If all of this sounds like I am disillusioned by technology, well, you're right.  It seems that we have made so many advancements over time - many of them great - but in many cases we end up running in place and never reaching that goal line.  In some instances, it seems we are running backwards.  Machinery in our lives becomes more complex and people understand it less and less.  It costs so much to fix anything - and no one is trained to fix things - that we throw away technology in ever-shorter cycles.

Our refrigerator, which is hardly "fancy" has a digital control board whose buttons no longer work.  For some reason, the set point of the freezer keeps getting lower and lower (down to -6 this morning) and cannot be reset.  For a while, unplugging it and then plugging it back in seemed to work.  But lately that doesn't cut it.  I found a YouTube video on how to replace the control board (humidity in the fridge corrodes the membrane switches over time) but the board is like $125 each.  Meanwhile, the "box" refrigerator in our garage, which was given to us, for free, by a friend, continues to do yeoman duty.  It must be 20 years old by now.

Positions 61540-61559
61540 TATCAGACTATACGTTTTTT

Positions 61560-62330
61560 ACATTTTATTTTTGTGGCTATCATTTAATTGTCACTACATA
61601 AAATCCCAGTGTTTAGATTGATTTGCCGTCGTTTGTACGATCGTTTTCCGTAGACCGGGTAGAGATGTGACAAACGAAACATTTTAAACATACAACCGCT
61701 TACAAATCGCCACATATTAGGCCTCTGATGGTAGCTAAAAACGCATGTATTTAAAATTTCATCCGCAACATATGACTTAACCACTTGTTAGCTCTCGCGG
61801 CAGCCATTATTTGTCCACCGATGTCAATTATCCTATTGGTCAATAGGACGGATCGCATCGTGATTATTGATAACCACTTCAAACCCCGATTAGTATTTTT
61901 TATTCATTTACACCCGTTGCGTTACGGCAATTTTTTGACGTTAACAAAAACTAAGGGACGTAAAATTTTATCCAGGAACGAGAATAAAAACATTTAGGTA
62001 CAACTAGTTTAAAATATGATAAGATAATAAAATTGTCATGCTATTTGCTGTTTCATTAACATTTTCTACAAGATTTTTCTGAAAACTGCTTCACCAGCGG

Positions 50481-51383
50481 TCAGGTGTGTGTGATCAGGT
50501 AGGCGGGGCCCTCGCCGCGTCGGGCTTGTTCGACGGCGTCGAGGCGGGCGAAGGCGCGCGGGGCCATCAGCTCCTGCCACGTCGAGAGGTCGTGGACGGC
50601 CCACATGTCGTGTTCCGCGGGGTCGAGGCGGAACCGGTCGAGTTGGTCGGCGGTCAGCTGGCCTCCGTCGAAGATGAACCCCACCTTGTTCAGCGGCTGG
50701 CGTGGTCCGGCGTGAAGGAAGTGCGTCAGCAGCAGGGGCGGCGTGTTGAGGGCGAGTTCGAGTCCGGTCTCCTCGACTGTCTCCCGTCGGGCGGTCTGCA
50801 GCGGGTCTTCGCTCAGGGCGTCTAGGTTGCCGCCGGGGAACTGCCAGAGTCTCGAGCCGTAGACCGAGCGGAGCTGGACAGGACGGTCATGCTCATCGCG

So, I'll probably break down and fix the refrigerator, but it will go by the wayside in five years or so.  You never get ahead with these games - you can only run in place.  Technology plays its sweet siren song, enticing you with stories about a wonderful future of amazing things.  But the reality, every time, is that this wonderful future is always just out of reach.

Of course, we all have choices, and the ultimate choice is to consume less technology.  Own less, spend less, and do things that don't require tech.  We have cut way back on our video viewing, mostly because, quite frankly, there isn't much worth watching on any of the streaming channels anymore.  Maybe The Madalorian was kind of interesting.  But The Book of Boba Fett?  Not so much.  And cute how Disney releases only one episode a week - so you have to sign up for Didney for two months to watch it.  They've learned their lesson about binge-watching!  Why release a series all at once, when you can stretch it out for months - and increase revenue?

It is just like how AT&T figured out about the hotspot - no more soup for you!

But again, you can never win at their game, no matter how many bundles or coupons or "deals" you score.  The best thing is to just disengage - to do things that are free and easy, like go for a walk, or a bike ride, or do a puzzle with a loved one.  Might seem "boring" to some, but it is better than all the video games and YouTube cute cat videos in the world!